How was Bobby Moresco's work most helpful to the play?

I am fortunate to be part of Bobby Moresco's Actors/Writers gym, where I was able to run six of the nine scenes of Firehouse for the gym participants. He further suggested that I fine tune the moments that mean something, to get the most out of them, to raise the stakes. As a result, the play became clearer and more focused.
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Academy Award-winning screenwriter Bobby Moresco (Crash) serves as consulting producer of Firehouse. In our interview he discloses his artistic reasons for encouraging the production of Garcia's riveting work.

How did you react to Pedro Garcia's Firehouse when he first brought it to the Actors Gym!

The first thing that I liked about felt to me that this is a playwright who is trying to understand something, not only about the human condition and how people deal in situations, which is what we all look for...but I felt that he was after bigger issues and dealing with them in a small human way. I think that's what good writing is always about. If we get inside people's heads and put them into situations that are pressure-cookers and we find out who they really are, that reflects, for me anyway, a bigger issue about the world around us. That's a cool thing to be involved in. I remember clearly the Amadou Diallo situation...and if you know anything about the work I've been involved in, I'm attracted to the idea of moral complexity: you're not quite sure who's right or who's wrong; there's no black and white. Pedro was after "what the hell really happened?" in a case like that.

Give me the details of the case of Amadou Diallo, upon which the play is based.

A black man in New York City coming out of his house, evening or might have even been dark...there was a mugging or shooting nearby and the police were looking for a suspect. He was described as an African American, and this kid, who was a vendor, coming out of his house...the police thought he fit the description and they took out their guns...he didn't speak English all that well; they told him to keep his hands up; he thought they were asking for his identification; he reached into his wallet; one of the police thought he was reaching for a gun, and they shot the man...41 times. 41 times. On the surface of that, one would think "those sons-a-bitches, they shot an unarmed man 41 times, there is no excuse". On the other hand, if they really thought that there was a gun, then that one shot led to more shots makes it a more complex situation. They could have shot the man 41 times because they hated black people or it could have been a more complex situation, an untenable crisis that led to Amadou Diallo's death. Having said all that, understanding that in a dramatic context is a cool endeavor. I don't think Pedro is looking to point fingers at anybody, and I like that.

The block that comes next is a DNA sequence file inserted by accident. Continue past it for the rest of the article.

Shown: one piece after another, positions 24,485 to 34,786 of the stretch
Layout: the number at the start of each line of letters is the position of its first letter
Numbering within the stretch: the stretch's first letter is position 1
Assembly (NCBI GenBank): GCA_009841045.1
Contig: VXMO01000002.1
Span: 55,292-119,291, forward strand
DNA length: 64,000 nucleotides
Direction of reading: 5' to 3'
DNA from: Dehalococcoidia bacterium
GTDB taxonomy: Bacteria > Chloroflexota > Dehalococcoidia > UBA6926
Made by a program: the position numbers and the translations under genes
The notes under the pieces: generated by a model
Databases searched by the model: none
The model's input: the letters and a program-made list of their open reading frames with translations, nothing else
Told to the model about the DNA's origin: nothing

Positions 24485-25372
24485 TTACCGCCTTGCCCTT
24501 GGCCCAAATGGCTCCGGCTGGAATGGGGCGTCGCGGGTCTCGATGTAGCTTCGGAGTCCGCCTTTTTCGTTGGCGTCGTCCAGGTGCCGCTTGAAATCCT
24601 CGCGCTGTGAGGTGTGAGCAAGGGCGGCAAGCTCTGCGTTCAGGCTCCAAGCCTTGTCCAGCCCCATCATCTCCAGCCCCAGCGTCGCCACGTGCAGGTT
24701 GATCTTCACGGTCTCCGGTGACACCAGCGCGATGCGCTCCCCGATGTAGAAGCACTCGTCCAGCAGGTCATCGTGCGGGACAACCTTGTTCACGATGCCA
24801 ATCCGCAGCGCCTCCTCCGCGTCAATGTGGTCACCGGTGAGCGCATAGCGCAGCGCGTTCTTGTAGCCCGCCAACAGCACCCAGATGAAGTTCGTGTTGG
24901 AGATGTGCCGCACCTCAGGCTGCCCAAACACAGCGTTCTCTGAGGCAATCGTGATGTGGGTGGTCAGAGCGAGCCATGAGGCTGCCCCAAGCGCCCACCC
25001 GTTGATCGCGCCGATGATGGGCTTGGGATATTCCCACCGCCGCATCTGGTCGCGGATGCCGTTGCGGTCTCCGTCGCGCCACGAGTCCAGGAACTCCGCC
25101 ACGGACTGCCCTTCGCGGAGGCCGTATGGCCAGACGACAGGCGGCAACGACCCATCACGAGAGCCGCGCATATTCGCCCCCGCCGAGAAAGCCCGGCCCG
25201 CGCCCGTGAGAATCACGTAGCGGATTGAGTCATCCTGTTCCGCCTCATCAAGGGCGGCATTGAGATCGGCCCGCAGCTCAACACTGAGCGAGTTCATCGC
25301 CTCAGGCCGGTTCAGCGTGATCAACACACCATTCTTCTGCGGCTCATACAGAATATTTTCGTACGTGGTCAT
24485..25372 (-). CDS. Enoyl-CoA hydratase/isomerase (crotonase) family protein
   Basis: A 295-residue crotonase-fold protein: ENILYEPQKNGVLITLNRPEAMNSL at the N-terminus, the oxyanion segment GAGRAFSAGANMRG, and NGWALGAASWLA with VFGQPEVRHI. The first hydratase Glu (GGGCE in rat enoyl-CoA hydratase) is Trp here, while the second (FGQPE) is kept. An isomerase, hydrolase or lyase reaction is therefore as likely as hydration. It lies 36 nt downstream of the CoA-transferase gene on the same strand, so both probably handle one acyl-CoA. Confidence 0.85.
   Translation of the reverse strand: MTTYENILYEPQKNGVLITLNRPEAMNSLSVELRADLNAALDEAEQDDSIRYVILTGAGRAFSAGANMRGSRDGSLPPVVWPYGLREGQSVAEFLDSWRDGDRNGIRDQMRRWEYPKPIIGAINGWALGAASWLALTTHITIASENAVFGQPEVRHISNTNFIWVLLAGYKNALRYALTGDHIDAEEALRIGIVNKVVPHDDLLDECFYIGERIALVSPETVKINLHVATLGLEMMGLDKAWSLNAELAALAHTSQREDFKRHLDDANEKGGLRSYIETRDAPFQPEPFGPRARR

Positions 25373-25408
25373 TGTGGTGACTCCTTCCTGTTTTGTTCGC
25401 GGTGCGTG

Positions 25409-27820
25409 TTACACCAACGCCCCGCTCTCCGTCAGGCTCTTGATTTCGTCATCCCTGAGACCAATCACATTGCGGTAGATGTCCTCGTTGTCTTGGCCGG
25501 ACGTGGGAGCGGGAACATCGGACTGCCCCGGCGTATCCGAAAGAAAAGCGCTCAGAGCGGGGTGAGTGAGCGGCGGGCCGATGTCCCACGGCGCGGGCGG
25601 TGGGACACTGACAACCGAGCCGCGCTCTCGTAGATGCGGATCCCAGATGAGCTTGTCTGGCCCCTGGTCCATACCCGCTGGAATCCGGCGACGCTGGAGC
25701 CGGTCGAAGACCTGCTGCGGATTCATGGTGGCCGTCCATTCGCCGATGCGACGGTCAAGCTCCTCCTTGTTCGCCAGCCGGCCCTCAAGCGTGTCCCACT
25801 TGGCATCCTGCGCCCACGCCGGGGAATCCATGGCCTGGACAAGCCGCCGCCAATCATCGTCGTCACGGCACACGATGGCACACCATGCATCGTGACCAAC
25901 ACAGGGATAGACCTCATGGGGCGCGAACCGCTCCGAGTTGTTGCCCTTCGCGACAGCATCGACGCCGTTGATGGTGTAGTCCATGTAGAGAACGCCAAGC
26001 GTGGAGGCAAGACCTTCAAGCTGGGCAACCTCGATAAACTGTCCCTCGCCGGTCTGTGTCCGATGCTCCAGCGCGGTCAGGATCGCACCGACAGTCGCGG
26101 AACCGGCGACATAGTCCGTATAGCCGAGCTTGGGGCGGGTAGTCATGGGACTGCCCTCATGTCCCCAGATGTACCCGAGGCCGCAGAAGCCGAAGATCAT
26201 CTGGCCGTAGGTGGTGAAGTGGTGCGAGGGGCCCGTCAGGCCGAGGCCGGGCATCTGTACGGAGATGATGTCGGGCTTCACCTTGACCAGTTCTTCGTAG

Tell me more about your Actors' Gym.

The Actors' Gym is a company I opened in 1978 in Los Angeles and then moved it to New York when I moved there, and brought it back here when I moved back to LA. It's essentially a group of actors, writers and directors who come once a week, bring in work, put it up on stage...not unlike The Actors Studio, we talk about the work. We examine ways and try to offer help to each other to take the work to a better place. We developed Crash there. Paul (Haggis, co-screenwriter of Crash and writing partner) and I brought the script in, we read it with the members who gave feedback and we made changes that we thought were helpful. The Actors Gym is for people who have been around and who don't need a teacher. They've done their studying; they just need to keep working to hone their craft. If you can't sit and listen to a piece of criticism about your work and throw away the 80-90% that is not going to help you, and take the 10% that is going to help, then it's not a good place for you. We meet once a week currently at the Whitefire Theatre.

As consulting producer of Firehouse, what did you do?

I helped to develop the writing of the play at the Actors Gym. Bryan (Rasmussen) and Pedro have done everything. I've done, quite frankly nothing except offer whatever help I could in terms of the writing. I was happy to do that. I think this a playwright with a voice. The human being is complex. He contains multitudes. It's not always what we think it is. That's what interests me about drama and I think Pedro explores deep and is trying to get there. I hope it all goes well.

What's up next for Bobby Moresco? What are you working on?

A movie for Universal that I've written that Todd Field is directing called Hubris that I'm really excited about and a new pilot that I've written that I'm supposed to direct for Fox. Also there's a play by Bill Hoffman that we developed at the Actors Gym and are doing a reading of soon. Some of the actors involved are Michael Stahl David (Cloverfield), Saverio Guerra (Curb Your Enthusiasm), Patrick Brennan (The new Twilight movie), and Maggie Siff (Sons of Anarchy). New play, new playwright. Important stuff!
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Opens: Friday, February 4, 8pm
Runs: February 4 - April 29, 2011
Plays: Fridays ONLY, at 8pm
Whitefire Theatre, 13500 Ventura Boulevard, Sherman Oaks
Tickets: or (323) 822-7898